For the paste command, however, I needed to process an entire string. The negative filter was easy, any match of a “deny” filter would cancel the paste command. For the positive filter, how could I easily screen a string of unknown length for any characters that did not match the filter Regex. Since the filter was a character filter, would I need to loop thru the entire string and check each value? Then I realized that using the Regex to do a Replace() and set the replace string to String.Empty() would only leave a non-empty string as the result if there were invalid characters in the string.

       1: Private Sub OnPasteCommandExecute(ByVal sender As Object, ByVal e As ExecutedRoutedEventArgs)
       2:     Dim toExecutePaste As Boolean = True
       3:     If Not mCustomTextFilterRegexExpression Is Nothing Then
       4:         Dim pasteText As String = Clipboard.GetText()
       5:         If IsFilterInAllowMode Then
       6:             'try a replace, if any characters survive the replace then the string is invalid
       7:             If Not String.IsNullOrEmpty(mTextFilteringRegEx.Replace(pasteText, String.Empty)) Then
       8:                 toExecutePaste = False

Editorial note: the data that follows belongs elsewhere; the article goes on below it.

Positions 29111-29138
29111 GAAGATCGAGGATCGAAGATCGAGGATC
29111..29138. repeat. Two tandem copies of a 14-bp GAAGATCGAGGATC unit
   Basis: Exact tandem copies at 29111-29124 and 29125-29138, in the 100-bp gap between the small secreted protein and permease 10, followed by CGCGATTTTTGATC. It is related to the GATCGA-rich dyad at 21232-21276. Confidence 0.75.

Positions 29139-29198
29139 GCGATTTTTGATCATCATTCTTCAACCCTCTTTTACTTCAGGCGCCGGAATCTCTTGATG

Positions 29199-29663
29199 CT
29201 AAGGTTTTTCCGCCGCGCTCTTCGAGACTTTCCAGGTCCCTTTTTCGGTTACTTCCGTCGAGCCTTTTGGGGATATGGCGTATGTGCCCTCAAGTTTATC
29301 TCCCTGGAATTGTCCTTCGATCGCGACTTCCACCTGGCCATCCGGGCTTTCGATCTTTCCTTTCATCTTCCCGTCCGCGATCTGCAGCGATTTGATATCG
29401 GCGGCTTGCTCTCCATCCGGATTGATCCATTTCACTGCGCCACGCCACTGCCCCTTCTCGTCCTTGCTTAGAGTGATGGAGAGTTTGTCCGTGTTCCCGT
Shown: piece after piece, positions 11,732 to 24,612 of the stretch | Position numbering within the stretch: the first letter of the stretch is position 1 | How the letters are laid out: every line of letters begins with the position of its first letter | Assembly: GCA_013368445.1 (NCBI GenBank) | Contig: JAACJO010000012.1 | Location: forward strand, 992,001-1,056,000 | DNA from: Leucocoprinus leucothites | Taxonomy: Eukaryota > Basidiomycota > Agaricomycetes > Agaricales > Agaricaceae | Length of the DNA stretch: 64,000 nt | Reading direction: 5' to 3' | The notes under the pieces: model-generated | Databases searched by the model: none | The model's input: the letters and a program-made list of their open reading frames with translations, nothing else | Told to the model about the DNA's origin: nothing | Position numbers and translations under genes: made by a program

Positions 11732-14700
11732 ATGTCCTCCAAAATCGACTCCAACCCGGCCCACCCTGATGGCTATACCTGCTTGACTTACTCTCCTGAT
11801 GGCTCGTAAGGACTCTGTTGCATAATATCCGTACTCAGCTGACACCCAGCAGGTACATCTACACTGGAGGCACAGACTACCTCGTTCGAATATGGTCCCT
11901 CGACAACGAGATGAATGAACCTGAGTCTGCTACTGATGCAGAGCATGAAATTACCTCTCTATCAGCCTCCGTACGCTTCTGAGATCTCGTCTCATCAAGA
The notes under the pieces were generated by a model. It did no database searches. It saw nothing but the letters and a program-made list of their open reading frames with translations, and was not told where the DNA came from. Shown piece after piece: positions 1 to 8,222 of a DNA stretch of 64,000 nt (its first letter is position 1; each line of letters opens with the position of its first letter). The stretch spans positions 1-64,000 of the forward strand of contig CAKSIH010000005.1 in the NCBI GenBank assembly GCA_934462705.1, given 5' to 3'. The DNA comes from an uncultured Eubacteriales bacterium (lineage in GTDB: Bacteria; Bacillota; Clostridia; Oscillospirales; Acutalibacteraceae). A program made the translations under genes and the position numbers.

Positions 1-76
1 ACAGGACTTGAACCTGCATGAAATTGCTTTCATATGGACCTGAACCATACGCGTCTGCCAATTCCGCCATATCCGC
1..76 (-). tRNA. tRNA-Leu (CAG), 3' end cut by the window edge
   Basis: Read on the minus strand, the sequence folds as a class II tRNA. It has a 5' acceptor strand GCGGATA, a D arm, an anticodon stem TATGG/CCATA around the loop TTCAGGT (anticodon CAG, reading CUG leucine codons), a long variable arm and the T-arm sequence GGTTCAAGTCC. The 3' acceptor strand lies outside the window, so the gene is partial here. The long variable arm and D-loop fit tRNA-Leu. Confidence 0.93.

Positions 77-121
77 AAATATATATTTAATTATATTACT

9:             End If
      10:         Else
      11:             'any match on the deny mode filter equals a cancel of the paste
      12:             If mTextFilteringRegEx.IsMatch(pasteText) Then
      13:                 toExecutePaste = False
      14:             End If
      15:         End If
      17:     End If
      19:     If toExecutePaste Then Me.Paste()    
      20:     e.Handled = True
      21: End Sub
      23: Private Sub Textbox_PreviewTextInput(ByVal sender As Object, ByVal e As System.Windows.Input.TextCompositionEventArgs) Handles Me.PreviewTextInput
      24:    'If filtering is applied and we fail the regex then cancel event
      25:    If Not mTextFilteringRegEx Is Nothing Then
      26:        If mTextFilteringRegEx.IsMatch(e.Text) = Not IsFilterInAllowMode Then
      27:            e.Handled = True
      28:        End If
      29:    End If
      30: End Sub


    So now I can implement a TextBox with custom filtering like this:

       1: <myFramework:CustomTextBox  UIProperty="{Binding Path=IntegerValueUIProperty}"
       2:                                     CustomTextFilterRegexExpression="[4,5,6,x,y]"
       3:                                     IsFilterInAllowMode="True"
       4:                                              />


  • Better than Contains()